A Permanent Home For Animals With No Place To Go
By Lorie Jewell
Corner - Jayla takes regal strides from one end of her living
space to another while next door, Rudy pounces playfully on a
long stick. Nearby, Bosco leaps effortlessly between tree branches
and Rat gnaws on a raw corn cob, twirling it slowly while making
the rows disappear. Piglee sleeps soundly, oblivious to her neighbors
including a newly arrived pack of six wolf dogs occupying a 3,500
squre foot holding pen across the way.
It's a rather ordinary day for the residents of Judy Watson's
Survival Outreach Sanctuary. Watson left a job last year as education
director at Wildlife on Easy Street, an exotic cat sanctuary in
northwest Hillsborough County, to launch her own facility for
homeless creatures. I'll take anything that needs a home."
says Watson who finances her operation through grants and donations.
On 10 acres in north/central Pasco, Watson and a cadre of volunteers
began cleaning up and building fenced compounds in June 2000.
She incorporated the sanctuary in September. It wasn't long before
an abandoned mutt wandered onto the property, putting Watson's
promise to the test. "He was absolutely starving to death;
every bone in his body showed," Watson recalls of her first
"rescue." She named the pooch Starvin' Marvin and moved
him into the double wide mobile home she also shares with Bosco,
a white-faced, brown lemur from Madagascar. A rear door to the
home is surrounded by 14 foot high fencing that also encompasses
a large tree with plenty of branches, giving the little primate
easy access to indoor and outdoor living space. Bosco came from
a breeder. At five months, he had never lived with a lemur family,
or troop. So marvin has become a surrogate mother, while Watson's
wild cats - Jayla and Rudy - round out Bosco's animal family.
"It's an absolute riot, "Watson chuckles. "But
that's all he knows."
Jayla at 4 is Watson's ambassador for the Florida panther education
programs she has been teaching students for several years. Rudy
is a 1 year old African serval. A South American nutria, a Florida-muskrat
look-a-like, also has a home with Watson. She calls the critter
Rat and delights in watching him eat corn on the cob much like
a human does. "Nutrias are considered an enemy of the environment."
she notes, explaining their drive to tear up anything in their
way of finding food. "But he's so adorable. Isn't that the
cutest thing you've ever seen?" Then there's Piglee.
Watson took in the piglet when it was small enough to fit in the
palm of her hand. That was eight years and a few hundred pounds
ago. Since she established the sanctuary, most of the calls for
help have involved taking in horses, Watson says. She's not set
up for that yet but plans to get a barn up as soon as possible.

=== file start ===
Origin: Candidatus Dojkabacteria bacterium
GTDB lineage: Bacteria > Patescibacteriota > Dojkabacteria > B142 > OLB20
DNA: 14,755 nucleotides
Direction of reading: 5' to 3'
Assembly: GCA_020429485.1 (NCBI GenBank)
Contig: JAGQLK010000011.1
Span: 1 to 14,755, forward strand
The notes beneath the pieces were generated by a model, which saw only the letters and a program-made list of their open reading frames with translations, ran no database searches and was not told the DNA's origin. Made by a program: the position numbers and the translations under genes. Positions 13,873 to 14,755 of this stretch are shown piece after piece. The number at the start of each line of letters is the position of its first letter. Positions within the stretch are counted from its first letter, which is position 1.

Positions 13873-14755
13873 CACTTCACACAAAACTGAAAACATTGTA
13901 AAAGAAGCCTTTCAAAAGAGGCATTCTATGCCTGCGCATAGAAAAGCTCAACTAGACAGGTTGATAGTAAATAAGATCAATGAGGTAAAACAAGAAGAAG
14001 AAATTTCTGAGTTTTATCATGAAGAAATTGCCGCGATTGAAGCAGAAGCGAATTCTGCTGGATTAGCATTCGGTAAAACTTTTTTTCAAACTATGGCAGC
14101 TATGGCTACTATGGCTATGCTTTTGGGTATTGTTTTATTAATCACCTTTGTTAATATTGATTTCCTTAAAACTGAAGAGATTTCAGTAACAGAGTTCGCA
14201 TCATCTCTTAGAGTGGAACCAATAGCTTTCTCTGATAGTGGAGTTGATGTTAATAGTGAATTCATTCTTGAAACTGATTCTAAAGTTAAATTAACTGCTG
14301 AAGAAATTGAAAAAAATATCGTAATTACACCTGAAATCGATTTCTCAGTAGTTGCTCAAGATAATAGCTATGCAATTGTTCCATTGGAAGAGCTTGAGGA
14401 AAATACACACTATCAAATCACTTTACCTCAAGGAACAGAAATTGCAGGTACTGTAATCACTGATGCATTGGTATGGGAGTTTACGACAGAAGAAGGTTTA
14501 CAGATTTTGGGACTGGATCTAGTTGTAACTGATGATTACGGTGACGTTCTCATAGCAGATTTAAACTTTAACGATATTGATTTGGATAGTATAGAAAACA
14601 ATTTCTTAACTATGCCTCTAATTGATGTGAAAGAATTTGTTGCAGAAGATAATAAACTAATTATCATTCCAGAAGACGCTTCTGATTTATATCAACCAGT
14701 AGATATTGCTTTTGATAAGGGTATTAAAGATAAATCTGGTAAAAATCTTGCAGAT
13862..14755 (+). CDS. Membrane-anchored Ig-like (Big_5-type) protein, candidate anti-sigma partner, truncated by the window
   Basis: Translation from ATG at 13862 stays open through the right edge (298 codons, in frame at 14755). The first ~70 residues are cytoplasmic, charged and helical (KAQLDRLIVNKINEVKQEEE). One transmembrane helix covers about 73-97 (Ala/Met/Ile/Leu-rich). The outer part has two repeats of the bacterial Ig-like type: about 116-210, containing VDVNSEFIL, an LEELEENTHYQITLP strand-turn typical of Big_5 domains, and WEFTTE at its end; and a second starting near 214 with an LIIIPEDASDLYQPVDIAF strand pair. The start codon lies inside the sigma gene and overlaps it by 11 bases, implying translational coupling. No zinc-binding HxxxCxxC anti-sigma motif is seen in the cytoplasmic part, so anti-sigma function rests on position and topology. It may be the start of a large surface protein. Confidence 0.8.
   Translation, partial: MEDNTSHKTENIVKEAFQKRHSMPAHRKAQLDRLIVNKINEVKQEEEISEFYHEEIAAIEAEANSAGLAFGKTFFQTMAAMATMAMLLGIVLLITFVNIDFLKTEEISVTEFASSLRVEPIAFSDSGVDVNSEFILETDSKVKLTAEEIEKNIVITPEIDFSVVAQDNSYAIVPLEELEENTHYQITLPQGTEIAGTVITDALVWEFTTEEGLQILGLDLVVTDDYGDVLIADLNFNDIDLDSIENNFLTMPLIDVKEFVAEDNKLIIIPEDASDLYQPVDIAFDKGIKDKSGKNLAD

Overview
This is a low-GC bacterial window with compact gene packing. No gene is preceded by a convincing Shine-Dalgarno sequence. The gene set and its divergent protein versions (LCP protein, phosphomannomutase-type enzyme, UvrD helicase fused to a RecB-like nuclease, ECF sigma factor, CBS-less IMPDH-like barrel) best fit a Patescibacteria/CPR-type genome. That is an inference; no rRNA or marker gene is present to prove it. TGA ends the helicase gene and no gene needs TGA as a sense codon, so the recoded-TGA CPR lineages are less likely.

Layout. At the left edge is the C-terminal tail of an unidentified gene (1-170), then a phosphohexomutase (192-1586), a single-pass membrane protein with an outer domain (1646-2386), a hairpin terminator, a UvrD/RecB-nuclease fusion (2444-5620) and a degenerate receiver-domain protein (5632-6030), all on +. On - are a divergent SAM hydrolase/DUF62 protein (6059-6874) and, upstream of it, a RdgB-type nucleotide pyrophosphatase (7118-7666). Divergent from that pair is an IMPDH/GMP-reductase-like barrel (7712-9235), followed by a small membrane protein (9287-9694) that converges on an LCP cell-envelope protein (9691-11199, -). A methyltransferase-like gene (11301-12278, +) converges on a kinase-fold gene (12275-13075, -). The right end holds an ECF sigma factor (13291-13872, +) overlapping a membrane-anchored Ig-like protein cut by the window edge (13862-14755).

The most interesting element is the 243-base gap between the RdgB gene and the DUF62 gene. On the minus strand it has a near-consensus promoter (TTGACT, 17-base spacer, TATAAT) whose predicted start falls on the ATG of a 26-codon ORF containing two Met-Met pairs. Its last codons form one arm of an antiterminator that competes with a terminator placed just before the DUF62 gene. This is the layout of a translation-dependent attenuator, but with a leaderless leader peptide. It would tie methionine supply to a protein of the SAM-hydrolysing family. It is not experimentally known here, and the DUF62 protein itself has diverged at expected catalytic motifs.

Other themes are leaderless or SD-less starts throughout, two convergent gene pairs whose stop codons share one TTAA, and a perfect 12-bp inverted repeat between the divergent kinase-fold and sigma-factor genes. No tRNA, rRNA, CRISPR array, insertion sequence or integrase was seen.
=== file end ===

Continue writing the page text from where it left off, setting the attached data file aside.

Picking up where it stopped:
Plans For Future: Watson has a head full of other plans, too. She
envisons two building being added to the property, one to be used
as a hospital for animals in need of medical care and the other
as an education center, where students can learn about all aspects
of nature and the environment. She wants to see classes from area
schools come for daylong visits, to see the animals and take nature
hikes through the property. She's already discovered at least six
varieties of butterflies, lightning bugs, and wild blueberries and
blackberries. She hopes to get someone from the Native Plant Society
out soon to help identify more vegetation. At last count, there
were 40 gopher holes scattered around the property.
Working Together Her most pressing need is to build a fenced compound
for a pack of six wolf dogs she took in recently from upstate New
York. The rescue illustrates another of Watson's goals -- to work
cooperatively with other area agencies. Dawn Bednar, of the Largo
based Federal Wolf Dog Rescue, got the call about the dogs a couple
of weeks ago. Watson agreed to house them, and PAWS of west Pasco
loaned Bednar a van she drove to New York and brought the wolf dogs
back in. Watson has also forged a close working relationship with
Jackie Farmer of the Hernando County Humane Society. "I think
we can do more together than as single groups." Watson says,
stressing another tenet of her operation -- no breeding of any animals,
period. "My goal is to find solutions to the problem, not be
a part of it." The wolf dogs, four males and two females who
were spayed and neutered within days of arrival, are living in a
fenced area Watson has designated as an emergency shelter for new
arrival. They belonged to an elderly breeder whose health problems
made it impossible for him to keep them. "These guys would
have had a guaranteed death sentence if Judy hadn't taken them."
Bednar said. Watson has an area with plenty of trees and foliage
picked out to build a compound for the wolf dogs.
Getting it done will take some time, though. Time is friend and
foe alike for Watson's dreams. "There's so much I want to do,
and it seems like it's slow going," she laments. "But
on the other hand, I don't want to do anything in a hurry. It's
taken me 17 years to reach this point, to do what's in my heart,
I want to do it right."